We're living through a re-assessment of all the initial theories about how the Internet would change the world. "Virality" is on the ropes, and Dave Karpf questions the Kevin Kelly’s “Thousand True Fans” theory. Next to be challenged is Chris Anderson's "Long Tail." I have been criminally delinquent in reading Ted Gioia's books and will make up for that soon (he cried out twice, a cry that was no more than a breath — 'The pile of unread books! The pile of unread books!'), but Gioia's Substack article on the Long Tail demonstrates that it’s not just a cultural failure (a conclusion I also reach in Status and Culture, as the “Head” is more important than ever) but hardly made any sense as a business strategy, either. (Very lucrative topic for Chris Anderson, however.)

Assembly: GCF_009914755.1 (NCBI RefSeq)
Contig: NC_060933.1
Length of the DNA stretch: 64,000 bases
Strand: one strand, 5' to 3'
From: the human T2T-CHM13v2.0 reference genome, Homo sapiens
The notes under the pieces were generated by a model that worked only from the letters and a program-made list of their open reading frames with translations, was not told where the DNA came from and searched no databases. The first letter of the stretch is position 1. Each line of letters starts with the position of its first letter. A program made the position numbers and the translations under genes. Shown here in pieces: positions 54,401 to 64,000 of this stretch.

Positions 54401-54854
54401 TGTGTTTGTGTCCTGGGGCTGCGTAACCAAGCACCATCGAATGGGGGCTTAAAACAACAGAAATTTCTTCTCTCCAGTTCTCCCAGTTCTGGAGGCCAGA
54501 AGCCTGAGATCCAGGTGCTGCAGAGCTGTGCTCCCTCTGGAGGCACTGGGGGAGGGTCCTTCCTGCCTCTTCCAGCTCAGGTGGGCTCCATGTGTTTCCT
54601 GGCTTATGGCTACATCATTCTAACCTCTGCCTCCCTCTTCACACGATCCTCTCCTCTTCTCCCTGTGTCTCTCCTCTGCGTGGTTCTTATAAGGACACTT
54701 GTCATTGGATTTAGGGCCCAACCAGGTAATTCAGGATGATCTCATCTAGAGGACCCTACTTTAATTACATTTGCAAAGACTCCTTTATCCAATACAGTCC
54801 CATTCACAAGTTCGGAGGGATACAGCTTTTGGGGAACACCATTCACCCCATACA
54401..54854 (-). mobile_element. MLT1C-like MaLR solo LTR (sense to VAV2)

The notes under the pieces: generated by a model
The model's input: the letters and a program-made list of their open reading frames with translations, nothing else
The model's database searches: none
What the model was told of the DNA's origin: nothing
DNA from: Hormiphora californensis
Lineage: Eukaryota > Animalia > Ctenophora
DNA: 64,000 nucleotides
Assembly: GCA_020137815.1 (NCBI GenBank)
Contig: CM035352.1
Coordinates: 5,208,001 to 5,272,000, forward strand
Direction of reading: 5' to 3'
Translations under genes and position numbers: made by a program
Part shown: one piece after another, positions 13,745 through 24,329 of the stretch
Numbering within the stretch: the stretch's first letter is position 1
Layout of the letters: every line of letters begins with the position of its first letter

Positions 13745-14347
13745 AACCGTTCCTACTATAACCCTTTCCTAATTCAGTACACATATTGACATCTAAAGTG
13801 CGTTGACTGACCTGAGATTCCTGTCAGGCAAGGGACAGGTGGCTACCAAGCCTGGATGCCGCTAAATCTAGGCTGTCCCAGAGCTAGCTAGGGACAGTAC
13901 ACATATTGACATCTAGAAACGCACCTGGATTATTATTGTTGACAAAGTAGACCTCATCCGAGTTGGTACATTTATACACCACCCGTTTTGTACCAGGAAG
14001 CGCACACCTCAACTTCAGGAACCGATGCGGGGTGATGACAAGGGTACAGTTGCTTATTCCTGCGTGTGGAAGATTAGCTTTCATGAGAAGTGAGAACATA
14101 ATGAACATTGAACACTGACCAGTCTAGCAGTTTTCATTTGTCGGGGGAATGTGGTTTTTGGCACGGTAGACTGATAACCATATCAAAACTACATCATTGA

Books That I Haven’t Read But I’d Like To
- Aria S. Halliday: Buy Black: How Black Women Transformed US Pop Culture (University of Illinois Press, 2022)
A deep look into how Black women producers and consumers became the unspoken vanguards of pop culture. (listen to Halliday on this podcast)
- Minh-Ha T. Pham: Why We Can′t Have Nice Things: Social Media's Influence on Fashion, Ethics, and Property (Duke University Press Books, 2022)
A critical look at the modern global fashion ecosystem that looks at how social media users police for counterfeit goods and the lingering colonialist beliefs underneath. (listen to Pham on this podcast)
- Grant McCracken: Return of the Artisan: How America Went from Industrial to Handmade (S&S/Simon Element, 2022)
McCracken looks at how artisans have returned to play a leading role in commerce — a trend that has given Japanese culture a second life on the global stage. (read McCracken interviewed here)
- Chip Wilson: Little Black Stretchy Pants (RosettaBooks, 2018)
An unauthorized history of Lululemon, a defining brand of our times. (h/t SV IV)